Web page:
Wednesday, December 18, 2013

To Testify or Not to Testify? COA Says Defendants Must

Yesterday, the Michigan Court of Appeals published an opinion affirming the first degree home invasion conviction of a defendant who decided not to testify in his own defense because the trial court had ruled, in limine, that the prosecution could impeach him with a prior home invasion conviction under MRE 609.  In People v McDonald, Docket No. 311412 (December 17, 2013), Judges Borello, Fitzgerald and Murphy held that Gerald McDonald had failed to even preserve the issue because he did not testify in the trial.

The defendant was accused of having broken in to a woman's apartment and, with a silver pistol, ordered her to give him money.  She told the intruder she had no money and he left, taking her purse from where she had left it in the kitchen.  The police attempted to arrest defendant a short distance from the apartment, but still in the same complex, and the defendant resisted.  During the struggle the Officers discovered a silver pistol on the ground where the struggle occurred, and, a short distance from where the defendant was stopped, the woman's green purse in a window well of the apartment building. McDonald claimed that he lived nearby with his girlfriend, who he named, and gave the police five different names when he was being questioned.  The victim identified the defendant on scene as the perpetrator and again during a physical lineup conducted a week later.

Prior to the trial and outside the presence of the jury, Calhoun County Circuit Judge James Kingsley ruled that the prosecution could impeach McDonald, if he chose to take the stand, with a prior home invasion conviction (the opinion does not state what the specific conviction was for, nor does it state how old the conviction was).

The Court of Appeals held that McDonald had waived any right to appeal the ruling because he chose not to take the stand.  The Court relied on the United States Supreme Court's ruling in Luce v United States, 469 US 38; 105 S Ct 460; 83 L Ed 2d 443 (1984), (followed by the Michigan Supreme Court in People v Finley, 431 Mich 506; 431 NW2d 19 (1988), and People v Boyd, 470 Mich 363; 682 NW2d 459 (2004)), where the Court reasoned that no error occurs to the defendant until the objectionable evidence is actually admitted in the trial.  The Court dispensed with the defendant's argument that the ruling forced him to waive his right to testify in his own defense, because "...if an offer of proof is made and the court erroneously permits the introduction of hearsay, character evidence, similar acts, or the myriad of evidence objectionable under the MRE, there is no error requiring reversal unless the evidence actually is introduced. Unless the defendant actually testifies, a number of questions remain open to speculation." The Court found that, among other things, the defendant's decision not to testify could be based upon a number of reasons, the prosecution could decide against using the impeachment during the trial because the evidence comes in better than it had hoped, the judge could change his mind prior to admission of the impeachment evidence, etc. Because the defendant chooses not to testify and the evidence is not admitted, the ruling's impact on the outcome of the trial is too speculative for the appellate court to engage in any meaningful analysis of the issue.  Therefore, in order for a defendant to preserve his right to appeal an adverse ruling on a Rule 609 decision, the defendant must testify and the prosecution must impeach him with the prior conviction.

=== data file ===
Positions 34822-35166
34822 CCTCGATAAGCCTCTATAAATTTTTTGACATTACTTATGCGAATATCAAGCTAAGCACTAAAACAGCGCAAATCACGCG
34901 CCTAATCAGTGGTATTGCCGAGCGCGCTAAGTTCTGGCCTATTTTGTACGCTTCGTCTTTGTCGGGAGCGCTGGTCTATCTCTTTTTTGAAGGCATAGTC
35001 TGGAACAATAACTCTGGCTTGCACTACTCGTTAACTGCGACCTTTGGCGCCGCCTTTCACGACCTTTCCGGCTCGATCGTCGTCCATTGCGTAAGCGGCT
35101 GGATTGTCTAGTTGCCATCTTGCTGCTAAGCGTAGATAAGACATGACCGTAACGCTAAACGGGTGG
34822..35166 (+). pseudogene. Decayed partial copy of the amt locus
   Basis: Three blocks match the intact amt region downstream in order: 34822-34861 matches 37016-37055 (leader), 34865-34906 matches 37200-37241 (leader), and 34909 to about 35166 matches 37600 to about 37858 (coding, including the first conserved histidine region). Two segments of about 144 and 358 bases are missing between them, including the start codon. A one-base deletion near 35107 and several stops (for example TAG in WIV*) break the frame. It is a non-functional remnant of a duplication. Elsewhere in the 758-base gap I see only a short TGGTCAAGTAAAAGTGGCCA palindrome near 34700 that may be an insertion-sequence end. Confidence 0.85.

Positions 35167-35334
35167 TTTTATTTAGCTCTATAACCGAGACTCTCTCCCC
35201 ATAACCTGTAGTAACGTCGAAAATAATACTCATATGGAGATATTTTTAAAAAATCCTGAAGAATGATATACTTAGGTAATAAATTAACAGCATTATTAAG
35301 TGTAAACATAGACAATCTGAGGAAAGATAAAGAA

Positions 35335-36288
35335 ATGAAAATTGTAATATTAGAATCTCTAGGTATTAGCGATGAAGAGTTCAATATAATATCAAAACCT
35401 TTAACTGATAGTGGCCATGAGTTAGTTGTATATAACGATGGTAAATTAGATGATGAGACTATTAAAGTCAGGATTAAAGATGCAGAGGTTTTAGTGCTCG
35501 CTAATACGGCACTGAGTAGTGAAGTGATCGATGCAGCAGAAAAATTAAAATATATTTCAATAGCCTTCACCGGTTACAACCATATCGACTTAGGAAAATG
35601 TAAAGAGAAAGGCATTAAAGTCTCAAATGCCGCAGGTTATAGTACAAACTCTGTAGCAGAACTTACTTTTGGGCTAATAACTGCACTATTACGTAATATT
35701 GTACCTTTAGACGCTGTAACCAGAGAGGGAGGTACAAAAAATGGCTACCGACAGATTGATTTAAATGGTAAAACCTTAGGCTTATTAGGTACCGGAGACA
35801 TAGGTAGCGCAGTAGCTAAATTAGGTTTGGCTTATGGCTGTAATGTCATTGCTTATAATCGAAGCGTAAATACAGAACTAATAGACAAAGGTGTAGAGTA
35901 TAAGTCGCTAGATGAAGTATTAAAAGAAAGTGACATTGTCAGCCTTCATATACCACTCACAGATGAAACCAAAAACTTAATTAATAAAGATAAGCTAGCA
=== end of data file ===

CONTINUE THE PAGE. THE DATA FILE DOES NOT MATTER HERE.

Criminal defense practitioners should take note, and advise clients accordingly, that in order to preserve the issue, the client, essentially, must fall on the sword if he ever hopes to appeal an erroneous decision by a trial court allowing the jury to know that he has been previously convicted.  It should be noted that in this particular case the defendant was also charged with being a felon in possession of a firearm and the fact that he was on parole at the time was also before the jury (for other reasons).  Therefore, I wonder whether the defendant's decision not to testify was really based upon his fear of being impeached or whether it was based upon some other reason.  I also wonder whether the Court had the same feeling.

Mr. McDonald was represented on appeal by Daniel Bremer of Burton, Michigan, and the prosecution was represented by APA Brandon Hultink of the Calhoun County Prosecutor's Office.